Before Joe D., Wee Willie, there was Dahlen

December 1st, 2021

On Dec. 5, the Hall of Fame’s Early Baseball Era Committee (pre-1950) and Golden Days Era Committee (1950-69) will meet to vote on 10-player ballots, with the results announced live on MLB Network that night at 6 p.m. ET. We're here to offer a primer on the 20 players who are up for consideration. Click here to view the other posts.

Player: Bill Dahlen

Years: 1891-1911

Career stats .272/.358/.382, 2,461 hits, 84 HR, 1,234 RBIs, 548 SB

Bio: Born on Jan. 5, 1870, in Nelliston, N.Y. -- a town just 25 miles north of Cooperstown -- Dahlen was one of the star players of the Deadball Era. The speedy shortstop dazzled not only with his bat, but also his glove -- at one of the game's premier positions, no less.

Dahlen had a 21-year big league career, starting with the Chicago Cubs (1891-98) before later spending time with the Brooklyn Superbas (1899-1903), New York Giants (1904-07) and Boston Doves (1908-09). His stint with the Giants included a 1905 World Series title, with Dahlen serving as the club's starting shortstop.

He returned to the Superbas in 1910 as a player/manager, though he appeared in only three games. Dahlen played in one game as a player/manager the following year (when the team became the Brooklyn Dodgers) before moving strictly to a managerial role in '12.

Dahlen, however, managed only four years before calling it a career, making his Hall of Fame candidacy entirely about his playing days. In 2012, the Society for American Baseball Research (SABR) named Dahlen its Overlooked 19th Century Base Ball Legend. One year later, he received 10 of the 16 possible votes from the Pre-Integration Era Committee -- two shy of the threshold for induction to the Hall of Fame. When that committee met again in 2016, Dahlen received eight of 16 votes in a year when the committee did not elect any new members.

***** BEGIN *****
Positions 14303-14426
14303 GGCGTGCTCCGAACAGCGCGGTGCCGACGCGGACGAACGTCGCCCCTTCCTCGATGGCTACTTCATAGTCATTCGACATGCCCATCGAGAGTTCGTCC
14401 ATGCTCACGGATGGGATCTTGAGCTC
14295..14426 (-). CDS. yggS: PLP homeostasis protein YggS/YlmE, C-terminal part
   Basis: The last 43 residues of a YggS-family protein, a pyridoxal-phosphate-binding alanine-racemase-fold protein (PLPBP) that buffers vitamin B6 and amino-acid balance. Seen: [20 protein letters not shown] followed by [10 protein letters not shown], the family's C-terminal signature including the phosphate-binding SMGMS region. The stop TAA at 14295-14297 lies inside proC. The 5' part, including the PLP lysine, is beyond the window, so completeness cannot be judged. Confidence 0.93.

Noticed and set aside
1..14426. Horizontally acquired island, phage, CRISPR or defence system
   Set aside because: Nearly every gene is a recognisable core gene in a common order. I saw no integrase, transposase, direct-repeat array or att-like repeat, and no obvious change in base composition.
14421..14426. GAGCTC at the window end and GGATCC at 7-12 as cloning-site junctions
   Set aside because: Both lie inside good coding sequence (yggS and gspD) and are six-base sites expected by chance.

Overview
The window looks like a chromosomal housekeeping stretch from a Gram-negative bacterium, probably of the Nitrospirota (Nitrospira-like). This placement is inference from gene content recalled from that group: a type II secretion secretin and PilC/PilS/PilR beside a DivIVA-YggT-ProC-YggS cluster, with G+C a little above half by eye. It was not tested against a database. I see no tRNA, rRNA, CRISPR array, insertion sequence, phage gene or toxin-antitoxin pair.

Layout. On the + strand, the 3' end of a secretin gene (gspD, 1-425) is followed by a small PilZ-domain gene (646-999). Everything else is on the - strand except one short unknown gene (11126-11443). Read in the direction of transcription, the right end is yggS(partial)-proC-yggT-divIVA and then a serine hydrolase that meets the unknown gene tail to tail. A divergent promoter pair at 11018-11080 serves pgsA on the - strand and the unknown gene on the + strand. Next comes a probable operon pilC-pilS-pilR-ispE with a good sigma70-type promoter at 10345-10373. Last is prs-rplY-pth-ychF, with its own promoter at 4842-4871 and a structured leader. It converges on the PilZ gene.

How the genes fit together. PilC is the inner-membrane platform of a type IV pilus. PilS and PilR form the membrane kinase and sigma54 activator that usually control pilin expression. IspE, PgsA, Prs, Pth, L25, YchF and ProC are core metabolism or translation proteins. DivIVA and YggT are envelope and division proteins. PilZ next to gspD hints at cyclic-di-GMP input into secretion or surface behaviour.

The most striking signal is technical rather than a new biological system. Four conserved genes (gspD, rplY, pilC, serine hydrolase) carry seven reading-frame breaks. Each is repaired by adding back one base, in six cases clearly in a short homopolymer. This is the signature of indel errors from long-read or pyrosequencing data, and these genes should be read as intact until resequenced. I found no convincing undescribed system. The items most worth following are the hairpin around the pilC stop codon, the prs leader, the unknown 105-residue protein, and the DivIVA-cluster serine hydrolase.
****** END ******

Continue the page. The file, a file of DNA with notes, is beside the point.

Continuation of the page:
Best moment: Dahlen's best moment may actually be a series of moments from the 1894 season -- 42 of them to be exact. Dahlen put together a 42-game hitting streak from June 20-Aug. 6, surpassing the previous record of 33 games (George Davis, 1893). Dahlen's 42-game run remains the fourth-longest in MLB history, and he went on to finish that '94 season with career highs in hits (182), batting average (.359), homers (15), runs (150) and RBIs (108).

Notable number(s): Dahlen finished his career with 75.2 bWAR. To put that in perspective, 41 players had a bWAR of at least 65 over the 100-year speak from 1871-1970. Of those 41, Dahlen is the only one not already enshrined in Cooperstown.

He also stood out on both sides of the ball, racking up 28.5 defensive WAR and a 110 OPS+. Dahlen is one of two shortstops in MLB history with at least 25 dWAR and a 110 OPS+. The other? Cal Ripken Jr., a first-ballot Hall of Famer who received an astonishing 98.5% of the votes in his debut on the ballot in 2007.

Dahlen is also one of just 10 players in AL/NL history with at least 2,000 hits, 1,000 RBIs and 500 stolen bases. Of those 10, only Dahlen and Barry Bonds are not in the Hall of Fame. The others: Rickey Henderson, Ty Cobb, Eddie Collins, Honus Wagner, Joe Morgan, George Davis, Fred Clarke and Paul Molitor.